If you get your coffee at the bar, it costs as little as one Euro, but if you sit down at a table you have to pay more. I stiffed a couple of servers before realizing this. Also, you don’t have to say you want an espresso, you just say “café.” But, there was one time when I ordered a café and the guy gave me a coffee, and when I pointed out that it wasn’t an espresso like I had ordered he said they only serve café filtre, and because in France the customer is never right or at least very rarely and only begrudgingly so, he then shrugged and walked away. 

When I lived in Dakar there was practically no air conditioning and people were very conservative with water and electricity use. I assumed this was a question of infrastructure and money. Then I came to France, where there is plenty of infrastructure and money, yet there is still practically no air conditioning and people are very conservative with water and electricity use. I knew that Americans were wasteful with resources (myself very much included), but the scale of our gluttony really hits home when you spend significant amounts of time around people who could be but who are not.

There are some cute varieties of produce that are common here but that I have never seen elsewhere. To name but a few: tiny adorable rocket-shaped radishes, spherical zucchinis, green plums, and fuzzy green almonds, which are regular almonds but unripe. I just looked them up and they sound delightful to eat, so I think I will pick up a bunch next time I see them.

I realized I was about to run out of toilet paper so when I left the house this evening around 10pm I went looking for a store to buy some. Everywhere within a four block radius was closed except for the bistros, from which I considered stealing a roll but did not have a big enough bag to hide it in. I keep forgetting – so often that it feels almost willful – that the French keep certain hours and you will not find what you are looking for outside of those hours. Lunch is from 12-2, maybe 3 if you’re lucky, and then the doors remain open but they only serve drinks until dinner.  You have to find a place with a “service continu” sign if you want to eat at irregular hours, and those can be few and far between depending on where you happen to be when hunger strikes. Half of the city is closed now in any case because it’s August, during which a vast amount of Parisians go out of town for vacation and lock up their businesses for 3-4 weeks. (Apparently there are two camps of Parisians: the juilletistes, who take their vacation in July, and the aoûtiens, who go away in August.) It’s insane from my point of view, but if I were one of the ones going on vacation I’d of course think it was awesome…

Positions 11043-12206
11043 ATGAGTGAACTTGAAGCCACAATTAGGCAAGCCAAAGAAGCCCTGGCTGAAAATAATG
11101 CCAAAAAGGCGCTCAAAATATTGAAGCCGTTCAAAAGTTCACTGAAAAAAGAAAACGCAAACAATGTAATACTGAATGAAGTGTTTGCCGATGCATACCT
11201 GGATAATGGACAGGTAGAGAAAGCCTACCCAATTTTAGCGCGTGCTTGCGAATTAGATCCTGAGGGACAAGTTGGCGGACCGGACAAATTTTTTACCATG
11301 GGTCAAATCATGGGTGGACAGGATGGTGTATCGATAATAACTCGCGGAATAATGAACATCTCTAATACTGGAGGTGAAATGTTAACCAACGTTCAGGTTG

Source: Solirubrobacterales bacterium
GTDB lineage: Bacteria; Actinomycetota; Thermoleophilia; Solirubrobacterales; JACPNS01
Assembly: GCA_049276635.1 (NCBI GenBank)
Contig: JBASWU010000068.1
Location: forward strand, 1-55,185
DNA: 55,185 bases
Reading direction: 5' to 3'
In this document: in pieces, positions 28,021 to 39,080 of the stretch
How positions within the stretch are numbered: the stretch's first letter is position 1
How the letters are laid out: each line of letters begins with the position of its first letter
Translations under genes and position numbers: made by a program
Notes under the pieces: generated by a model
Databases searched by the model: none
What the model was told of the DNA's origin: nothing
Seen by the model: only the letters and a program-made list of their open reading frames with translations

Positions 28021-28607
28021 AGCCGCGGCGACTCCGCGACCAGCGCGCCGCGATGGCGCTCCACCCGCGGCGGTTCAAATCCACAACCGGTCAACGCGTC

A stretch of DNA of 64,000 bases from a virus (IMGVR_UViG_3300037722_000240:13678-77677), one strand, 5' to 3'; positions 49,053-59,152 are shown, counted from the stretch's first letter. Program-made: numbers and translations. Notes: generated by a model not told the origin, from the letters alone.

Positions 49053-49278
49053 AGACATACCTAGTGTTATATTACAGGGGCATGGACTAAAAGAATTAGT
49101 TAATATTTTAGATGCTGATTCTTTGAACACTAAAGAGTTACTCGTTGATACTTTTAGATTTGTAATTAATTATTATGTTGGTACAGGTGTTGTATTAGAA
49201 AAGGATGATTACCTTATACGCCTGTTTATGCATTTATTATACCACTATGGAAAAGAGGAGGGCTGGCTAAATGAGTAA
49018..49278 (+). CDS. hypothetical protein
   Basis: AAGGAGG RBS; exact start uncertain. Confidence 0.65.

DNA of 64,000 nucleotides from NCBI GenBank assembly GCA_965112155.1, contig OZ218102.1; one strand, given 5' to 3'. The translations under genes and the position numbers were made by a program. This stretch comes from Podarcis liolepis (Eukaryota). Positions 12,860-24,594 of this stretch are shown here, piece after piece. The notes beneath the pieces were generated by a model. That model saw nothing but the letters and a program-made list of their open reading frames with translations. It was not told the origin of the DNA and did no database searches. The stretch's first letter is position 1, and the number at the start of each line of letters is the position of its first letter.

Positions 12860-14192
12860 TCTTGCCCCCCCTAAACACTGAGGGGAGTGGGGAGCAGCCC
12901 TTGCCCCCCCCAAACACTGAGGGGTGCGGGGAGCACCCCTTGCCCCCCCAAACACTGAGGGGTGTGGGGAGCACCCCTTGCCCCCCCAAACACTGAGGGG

One thought on “assorted observations

  1. I learned so much about the french culture in this post!!! The way they count and organize numbers does indeed sound crazy. I have also noticed that people tend to be much more conservative with water and electricity in Costa Rica and Chile, and restaurants tend to keep strict hours as well. I agree that this makes people from the United States seem careless about resources. But I am excited to try to take these lessons back to the states with me to try to make a change for the better!